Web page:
¶27 The taxpayer must assume and bear the burden of taxation, but the statutes authorizing the tax, where at all uncertain as to the elements comprising -his duty, will be construed in his favor thus to relieve him of all uncertain burdens. Campbell v. Cornish, 163 Okla. 213, 22 P.2d 63. He is still permitted to make his own income tax return, and, if in doing so, he has complied with the law under a fair and reasonable interpretation thereof, his duty in this regard has been performed.

¶28 When this oil left the state it had a definite cash value which, if then sold, would have represented the gross revenue subject to allocation for tax purposes in the state. The taxpayer, instead of marketing the oil, elected to retain the same, and, for purposes of local income taxes, charged itself with the market value thereof. Beyond that point the oil became intermingled with oil from other states, and was either stored or refined, and later sold. Its withholding became a matter of pure speculation on the part of the taxpayer, and no actual profit for income taxation could accrue until it was disposed of.

¶29 In such case the taxpayer may, and often does, retain possession for years, and the income tax on the oil could be accordingly delayed, and the prospect of accurate allocation by indirect methods rendered less and less practicable by the passing of time.

¶30 While the foregoing circumstances may not in themselves prevent the collection of a tax when a profit is eventually realized, they will operate strongly against indirect allocation, and will just as strongly favor direct allocation immediately if the same can be based on a reasonably sound formula.

¶31 The situation of the taxpayer in the instant case is fairly analogous to that of a foreign corporation which maintains both wholesale and retail departments, the wholesale department supplying the retail department with merchandise for sale under an arrangement in the nature of sales at prevailing wholesale prices. In such case the taxpayer's gross profits constitute the receipts from the quasi sales consummated in the taxing state, as reflected by its books of account. This would at least place the company on an equality with others producing and marketing wholly within the state.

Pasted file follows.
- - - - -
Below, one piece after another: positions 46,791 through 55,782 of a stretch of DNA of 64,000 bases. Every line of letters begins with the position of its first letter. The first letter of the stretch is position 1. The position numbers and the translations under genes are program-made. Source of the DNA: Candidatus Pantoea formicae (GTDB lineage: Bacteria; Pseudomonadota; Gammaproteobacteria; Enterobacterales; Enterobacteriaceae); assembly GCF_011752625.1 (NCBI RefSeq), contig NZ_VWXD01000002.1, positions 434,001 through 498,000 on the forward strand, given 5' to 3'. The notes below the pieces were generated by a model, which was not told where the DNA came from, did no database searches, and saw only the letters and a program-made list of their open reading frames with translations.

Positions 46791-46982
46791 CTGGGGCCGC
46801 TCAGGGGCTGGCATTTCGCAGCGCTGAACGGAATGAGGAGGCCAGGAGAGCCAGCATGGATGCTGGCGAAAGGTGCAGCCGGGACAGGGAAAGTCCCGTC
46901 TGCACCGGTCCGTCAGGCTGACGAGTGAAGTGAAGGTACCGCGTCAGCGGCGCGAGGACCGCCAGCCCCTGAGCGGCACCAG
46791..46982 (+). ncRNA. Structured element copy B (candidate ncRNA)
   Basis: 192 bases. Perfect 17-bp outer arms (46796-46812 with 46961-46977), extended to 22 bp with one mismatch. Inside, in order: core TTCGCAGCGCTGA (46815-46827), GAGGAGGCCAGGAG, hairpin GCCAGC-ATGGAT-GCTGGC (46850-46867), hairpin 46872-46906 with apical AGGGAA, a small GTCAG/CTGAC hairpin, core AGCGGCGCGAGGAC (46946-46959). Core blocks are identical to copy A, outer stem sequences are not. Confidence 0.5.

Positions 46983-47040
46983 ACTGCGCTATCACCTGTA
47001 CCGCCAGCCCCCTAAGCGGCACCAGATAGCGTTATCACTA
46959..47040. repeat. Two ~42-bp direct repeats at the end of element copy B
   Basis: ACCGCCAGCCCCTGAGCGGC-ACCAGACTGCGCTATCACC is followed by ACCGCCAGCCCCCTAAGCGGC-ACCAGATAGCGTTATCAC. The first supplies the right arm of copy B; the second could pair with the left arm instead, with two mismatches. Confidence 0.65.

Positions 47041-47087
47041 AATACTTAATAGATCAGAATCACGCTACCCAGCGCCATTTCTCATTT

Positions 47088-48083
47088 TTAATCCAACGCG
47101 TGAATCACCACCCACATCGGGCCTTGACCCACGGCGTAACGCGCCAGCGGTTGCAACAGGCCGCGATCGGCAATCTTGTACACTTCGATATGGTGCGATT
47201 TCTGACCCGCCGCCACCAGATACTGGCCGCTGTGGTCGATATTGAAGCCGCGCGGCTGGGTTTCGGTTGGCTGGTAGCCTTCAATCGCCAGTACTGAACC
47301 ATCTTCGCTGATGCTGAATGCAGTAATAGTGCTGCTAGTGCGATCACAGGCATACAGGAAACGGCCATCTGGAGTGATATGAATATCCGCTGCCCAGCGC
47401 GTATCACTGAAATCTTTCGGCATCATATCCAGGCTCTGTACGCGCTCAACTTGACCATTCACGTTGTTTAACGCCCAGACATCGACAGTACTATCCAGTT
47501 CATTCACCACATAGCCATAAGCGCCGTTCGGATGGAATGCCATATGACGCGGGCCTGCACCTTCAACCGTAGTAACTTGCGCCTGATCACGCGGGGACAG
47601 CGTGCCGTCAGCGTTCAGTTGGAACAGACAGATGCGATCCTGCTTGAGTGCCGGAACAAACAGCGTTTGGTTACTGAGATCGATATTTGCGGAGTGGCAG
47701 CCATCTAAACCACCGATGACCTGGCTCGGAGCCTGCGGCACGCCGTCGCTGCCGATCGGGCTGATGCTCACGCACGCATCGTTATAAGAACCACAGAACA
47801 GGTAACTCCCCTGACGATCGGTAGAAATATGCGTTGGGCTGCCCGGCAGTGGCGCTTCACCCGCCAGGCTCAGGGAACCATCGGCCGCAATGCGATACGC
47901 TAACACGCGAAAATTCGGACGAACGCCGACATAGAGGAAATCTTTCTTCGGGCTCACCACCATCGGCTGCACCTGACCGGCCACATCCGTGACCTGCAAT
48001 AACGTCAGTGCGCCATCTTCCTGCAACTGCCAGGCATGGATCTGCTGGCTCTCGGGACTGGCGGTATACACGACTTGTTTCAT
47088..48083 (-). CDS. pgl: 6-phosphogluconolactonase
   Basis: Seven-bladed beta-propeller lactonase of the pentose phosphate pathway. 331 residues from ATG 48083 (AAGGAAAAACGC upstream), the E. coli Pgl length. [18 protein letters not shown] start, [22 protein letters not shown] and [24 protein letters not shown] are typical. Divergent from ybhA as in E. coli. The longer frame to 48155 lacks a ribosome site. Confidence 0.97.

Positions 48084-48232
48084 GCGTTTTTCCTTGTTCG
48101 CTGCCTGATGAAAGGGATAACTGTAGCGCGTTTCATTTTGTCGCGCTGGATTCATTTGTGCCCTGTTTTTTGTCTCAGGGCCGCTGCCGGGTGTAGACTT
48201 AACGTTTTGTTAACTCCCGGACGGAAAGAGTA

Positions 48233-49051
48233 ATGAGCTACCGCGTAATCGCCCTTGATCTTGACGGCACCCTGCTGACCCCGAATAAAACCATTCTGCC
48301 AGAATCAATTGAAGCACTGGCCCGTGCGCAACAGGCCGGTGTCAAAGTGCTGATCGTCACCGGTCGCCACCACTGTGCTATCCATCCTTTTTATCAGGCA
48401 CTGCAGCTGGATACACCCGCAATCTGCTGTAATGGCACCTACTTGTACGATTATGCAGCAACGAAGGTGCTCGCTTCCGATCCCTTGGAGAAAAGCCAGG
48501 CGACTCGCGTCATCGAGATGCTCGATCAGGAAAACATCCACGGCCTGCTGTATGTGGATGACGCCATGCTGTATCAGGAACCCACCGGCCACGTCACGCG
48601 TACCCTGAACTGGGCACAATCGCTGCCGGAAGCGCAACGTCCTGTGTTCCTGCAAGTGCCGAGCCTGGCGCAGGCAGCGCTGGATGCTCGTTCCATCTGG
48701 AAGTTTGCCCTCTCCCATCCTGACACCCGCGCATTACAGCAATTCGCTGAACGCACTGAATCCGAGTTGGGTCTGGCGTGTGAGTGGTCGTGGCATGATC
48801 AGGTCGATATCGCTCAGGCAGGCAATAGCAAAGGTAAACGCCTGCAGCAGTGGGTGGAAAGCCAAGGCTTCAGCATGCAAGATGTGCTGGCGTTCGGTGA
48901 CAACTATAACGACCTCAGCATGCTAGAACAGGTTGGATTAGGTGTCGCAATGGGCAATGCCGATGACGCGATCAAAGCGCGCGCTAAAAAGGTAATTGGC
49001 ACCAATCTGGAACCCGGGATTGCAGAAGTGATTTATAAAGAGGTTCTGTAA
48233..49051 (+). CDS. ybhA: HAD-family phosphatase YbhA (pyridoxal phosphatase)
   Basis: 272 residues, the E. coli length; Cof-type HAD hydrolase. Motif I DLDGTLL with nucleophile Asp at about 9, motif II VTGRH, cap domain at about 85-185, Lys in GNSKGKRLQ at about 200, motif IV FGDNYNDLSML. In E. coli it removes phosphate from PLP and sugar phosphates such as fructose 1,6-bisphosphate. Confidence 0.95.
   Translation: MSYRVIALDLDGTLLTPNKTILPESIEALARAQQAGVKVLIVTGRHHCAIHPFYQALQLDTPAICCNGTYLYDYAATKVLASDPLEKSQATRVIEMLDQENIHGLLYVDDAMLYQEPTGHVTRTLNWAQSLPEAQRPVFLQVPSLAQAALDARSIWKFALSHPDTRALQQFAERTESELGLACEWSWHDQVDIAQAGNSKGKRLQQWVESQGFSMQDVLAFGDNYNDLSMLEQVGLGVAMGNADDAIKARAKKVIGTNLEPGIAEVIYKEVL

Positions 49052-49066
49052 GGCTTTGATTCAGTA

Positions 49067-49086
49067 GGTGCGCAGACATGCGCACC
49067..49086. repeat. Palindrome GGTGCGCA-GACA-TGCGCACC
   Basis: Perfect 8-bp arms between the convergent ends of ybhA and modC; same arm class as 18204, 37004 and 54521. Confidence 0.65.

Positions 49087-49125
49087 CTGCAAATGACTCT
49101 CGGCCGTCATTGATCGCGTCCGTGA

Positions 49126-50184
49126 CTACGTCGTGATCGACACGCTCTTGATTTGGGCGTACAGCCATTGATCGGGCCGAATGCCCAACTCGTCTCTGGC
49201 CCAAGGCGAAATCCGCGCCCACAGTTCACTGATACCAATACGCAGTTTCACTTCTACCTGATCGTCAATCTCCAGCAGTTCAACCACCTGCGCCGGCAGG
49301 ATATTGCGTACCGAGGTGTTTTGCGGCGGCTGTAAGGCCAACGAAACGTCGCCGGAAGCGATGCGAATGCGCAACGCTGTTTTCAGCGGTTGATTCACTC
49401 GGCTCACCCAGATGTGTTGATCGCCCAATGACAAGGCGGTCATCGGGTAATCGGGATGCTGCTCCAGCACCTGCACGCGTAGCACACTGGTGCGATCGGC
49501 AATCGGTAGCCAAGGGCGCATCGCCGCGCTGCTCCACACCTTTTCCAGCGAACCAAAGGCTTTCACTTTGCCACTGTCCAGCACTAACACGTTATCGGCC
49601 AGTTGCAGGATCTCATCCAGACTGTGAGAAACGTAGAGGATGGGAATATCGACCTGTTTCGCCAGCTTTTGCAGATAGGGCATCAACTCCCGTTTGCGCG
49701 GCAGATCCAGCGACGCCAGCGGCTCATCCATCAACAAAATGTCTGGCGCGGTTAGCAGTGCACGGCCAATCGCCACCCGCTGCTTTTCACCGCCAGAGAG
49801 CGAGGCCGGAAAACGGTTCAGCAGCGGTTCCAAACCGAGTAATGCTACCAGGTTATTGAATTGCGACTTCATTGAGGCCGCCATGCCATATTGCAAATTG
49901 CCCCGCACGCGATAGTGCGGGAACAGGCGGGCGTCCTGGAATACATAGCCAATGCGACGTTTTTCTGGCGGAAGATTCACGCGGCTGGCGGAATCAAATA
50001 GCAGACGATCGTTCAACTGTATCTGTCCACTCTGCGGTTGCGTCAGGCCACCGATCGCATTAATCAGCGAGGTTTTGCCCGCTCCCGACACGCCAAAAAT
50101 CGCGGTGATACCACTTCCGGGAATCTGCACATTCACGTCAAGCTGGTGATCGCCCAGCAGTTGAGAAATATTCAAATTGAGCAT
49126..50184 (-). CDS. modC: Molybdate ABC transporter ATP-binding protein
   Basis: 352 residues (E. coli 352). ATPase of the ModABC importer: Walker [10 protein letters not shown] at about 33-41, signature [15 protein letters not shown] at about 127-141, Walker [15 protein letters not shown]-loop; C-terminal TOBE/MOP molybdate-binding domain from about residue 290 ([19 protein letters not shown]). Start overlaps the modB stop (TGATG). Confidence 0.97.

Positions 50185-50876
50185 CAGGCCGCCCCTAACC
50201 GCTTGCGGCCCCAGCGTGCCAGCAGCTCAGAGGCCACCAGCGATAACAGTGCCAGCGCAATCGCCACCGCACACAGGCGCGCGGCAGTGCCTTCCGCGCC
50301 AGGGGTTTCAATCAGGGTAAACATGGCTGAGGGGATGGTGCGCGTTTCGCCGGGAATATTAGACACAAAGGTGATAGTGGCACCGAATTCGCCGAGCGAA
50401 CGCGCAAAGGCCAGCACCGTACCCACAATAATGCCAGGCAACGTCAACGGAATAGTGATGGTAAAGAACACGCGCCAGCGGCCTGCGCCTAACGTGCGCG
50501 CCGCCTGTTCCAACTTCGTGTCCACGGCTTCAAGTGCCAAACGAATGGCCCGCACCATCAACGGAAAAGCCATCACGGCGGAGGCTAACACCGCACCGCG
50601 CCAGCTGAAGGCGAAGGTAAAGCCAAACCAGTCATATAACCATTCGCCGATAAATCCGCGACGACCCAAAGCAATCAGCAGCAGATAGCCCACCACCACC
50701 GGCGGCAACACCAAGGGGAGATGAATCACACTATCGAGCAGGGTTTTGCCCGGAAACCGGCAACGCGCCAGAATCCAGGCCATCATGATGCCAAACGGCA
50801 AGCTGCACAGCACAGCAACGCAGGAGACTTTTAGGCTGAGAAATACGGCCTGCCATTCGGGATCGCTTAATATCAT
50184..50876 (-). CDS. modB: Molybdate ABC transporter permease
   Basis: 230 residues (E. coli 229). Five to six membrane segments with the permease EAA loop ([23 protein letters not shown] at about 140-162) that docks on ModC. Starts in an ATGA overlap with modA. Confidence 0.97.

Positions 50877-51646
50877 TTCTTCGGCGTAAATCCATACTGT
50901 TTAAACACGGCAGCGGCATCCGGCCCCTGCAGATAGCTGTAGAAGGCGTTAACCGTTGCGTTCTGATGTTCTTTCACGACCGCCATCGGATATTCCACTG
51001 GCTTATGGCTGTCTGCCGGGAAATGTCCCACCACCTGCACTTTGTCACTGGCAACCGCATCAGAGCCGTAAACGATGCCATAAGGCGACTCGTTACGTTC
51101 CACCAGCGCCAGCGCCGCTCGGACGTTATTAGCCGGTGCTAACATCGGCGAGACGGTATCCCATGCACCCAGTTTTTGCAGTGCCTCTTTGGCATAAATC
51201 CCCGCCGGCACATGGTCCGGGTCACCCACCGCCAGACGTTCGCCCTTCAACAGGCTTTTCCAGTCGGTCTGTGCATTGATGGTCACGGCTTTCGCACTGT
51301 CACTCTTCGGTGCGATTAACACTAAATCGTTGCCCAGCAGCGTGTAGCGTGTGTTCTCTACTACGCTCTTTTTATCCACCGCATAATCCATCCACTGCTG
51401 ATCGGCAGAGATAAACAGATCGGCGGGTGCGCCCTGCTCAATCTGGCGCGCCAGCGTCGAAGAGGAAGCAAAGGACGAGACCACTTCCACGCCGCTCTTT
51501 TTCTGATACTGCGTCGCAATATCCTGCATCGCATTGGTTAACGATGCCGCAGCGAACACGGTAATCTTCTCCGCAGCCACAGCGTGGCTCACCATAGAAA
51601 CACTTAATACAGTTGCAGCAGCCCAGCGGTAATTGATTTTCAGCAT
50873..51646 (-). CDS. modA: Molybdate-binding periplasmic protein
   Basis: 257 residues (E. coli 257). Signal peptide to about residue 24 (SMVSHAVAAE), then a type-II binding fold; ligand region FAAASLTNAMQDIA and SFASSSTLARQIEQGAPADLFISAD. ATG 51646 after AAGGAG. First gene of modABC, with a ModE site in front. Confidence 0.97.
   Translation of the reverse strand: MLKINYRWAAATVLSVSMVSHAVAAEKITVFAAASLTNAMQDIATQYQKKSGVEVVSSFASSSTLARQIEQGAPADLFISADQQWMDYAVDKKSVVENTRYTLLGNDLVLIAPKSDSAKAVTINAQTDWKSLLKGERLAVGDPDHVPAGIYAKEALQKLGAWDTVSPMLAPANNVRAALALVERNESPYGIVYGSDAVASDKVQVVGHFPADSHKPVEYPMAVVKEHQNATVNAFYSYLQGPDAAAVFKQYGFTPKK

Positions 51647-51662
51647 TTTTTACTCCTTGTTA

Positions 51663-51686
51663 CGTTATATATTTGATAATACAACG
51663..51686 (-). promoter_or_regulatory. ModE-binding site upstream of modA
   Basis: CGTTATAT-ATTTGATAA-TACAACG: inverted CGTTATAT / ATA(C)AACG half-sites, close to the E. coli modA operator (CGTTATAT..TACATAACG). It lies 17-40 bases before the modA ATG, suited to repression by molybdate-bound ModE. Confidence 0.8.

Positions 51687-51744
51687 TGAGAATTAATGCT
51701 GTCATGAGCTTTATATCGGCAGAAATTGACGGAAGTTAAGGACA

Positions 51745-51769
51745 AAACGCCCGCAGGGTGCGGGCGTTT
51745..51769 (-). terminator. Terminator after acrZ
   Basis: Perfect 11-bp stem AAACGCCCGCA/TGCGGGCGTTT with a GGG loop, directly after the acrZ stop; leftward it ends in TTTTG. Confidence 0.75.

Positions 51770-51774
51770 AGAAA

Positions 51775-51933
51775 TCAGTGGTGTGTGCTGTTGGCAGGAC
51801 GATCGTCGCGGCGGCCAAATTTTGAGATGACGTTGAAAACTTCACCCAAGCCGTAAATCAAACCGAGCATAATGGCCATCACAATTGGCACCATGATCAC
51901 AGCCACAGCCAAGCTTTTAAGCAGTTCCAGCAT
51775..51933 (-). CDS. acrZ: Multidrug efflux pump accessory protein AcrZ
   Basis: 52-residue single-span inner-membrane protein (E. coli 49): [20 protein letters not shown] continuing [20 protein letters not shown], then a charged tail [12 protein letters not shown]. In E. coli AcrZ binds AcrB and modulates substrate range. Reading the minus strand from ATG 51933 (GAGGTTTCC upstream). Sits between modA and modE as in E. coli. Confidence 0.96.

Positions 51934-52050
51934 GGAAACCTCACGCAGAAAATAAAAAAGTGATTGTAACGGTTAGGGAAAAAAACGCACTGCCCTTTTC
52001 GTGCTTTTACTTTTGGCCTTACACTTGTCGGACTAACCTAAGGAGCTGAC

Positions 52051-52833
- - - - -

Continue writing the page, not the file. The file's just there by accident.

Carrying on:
¶32 Here, the producing department of the corporation in Oklahoma was the department to which the gross revenues in question were attributable, not to the crude purchase and storage department as alleged by the commission. The latter operated wholly outside the state, and, for income tax purposes, the profits reflected by its records were, under the particular circumstances, wholly disconnected with the operations in Oklahoma and the revenues accruing in this state. When the producing department transferred the oil to the Texas department, the prevailing market price was the only gross profit actually attributable to Oklahoma. The producing department is reasonably similar to the ordinary wholesale department, and the crude purchase and storage department similar to the retail or jobbing department of the same business.

¶33 In Fisher v. Standard Oil Co., supra, the court had under consideration a situation very similar to this case. There the state of North Dakota sought to levy an income tax on a foreign corporation by indirect allocation of its gross profits. The only difference between the circumstances there and here is that the foreign corporation produced no oil in the state of North Dakota, but shipped products from out of the state to its retail agency in the state at the prevailing wholesale prices, while here the department which we have likened to a wholesale division shipped its products out of the state to its retail agencies at the prevailing market price. The court in that case held that the wholesale price was the proper basis for determining the income tax in North Dakota; that the difference between that price and the price received in North Dakota represented the gross income in that state. In the body of the opinion the court said:

"Theories of allocation can have no place in the inquiry, if net income within the state stands on its own footing unmixed with outside business. Wallace v. Hines, 253 U.S. 66, 40 S. Ct. 435, 64 L. Ed. 782. We think it cannot be doubted that the products as brought into the state had an easily ascertainable wholesale market price. We think appellee's business within the state is easily separable from its other business by charging it with the wholesale price of products which it sells in North Dakota. That would put it on an equality there with those who sell and do not produce and refine."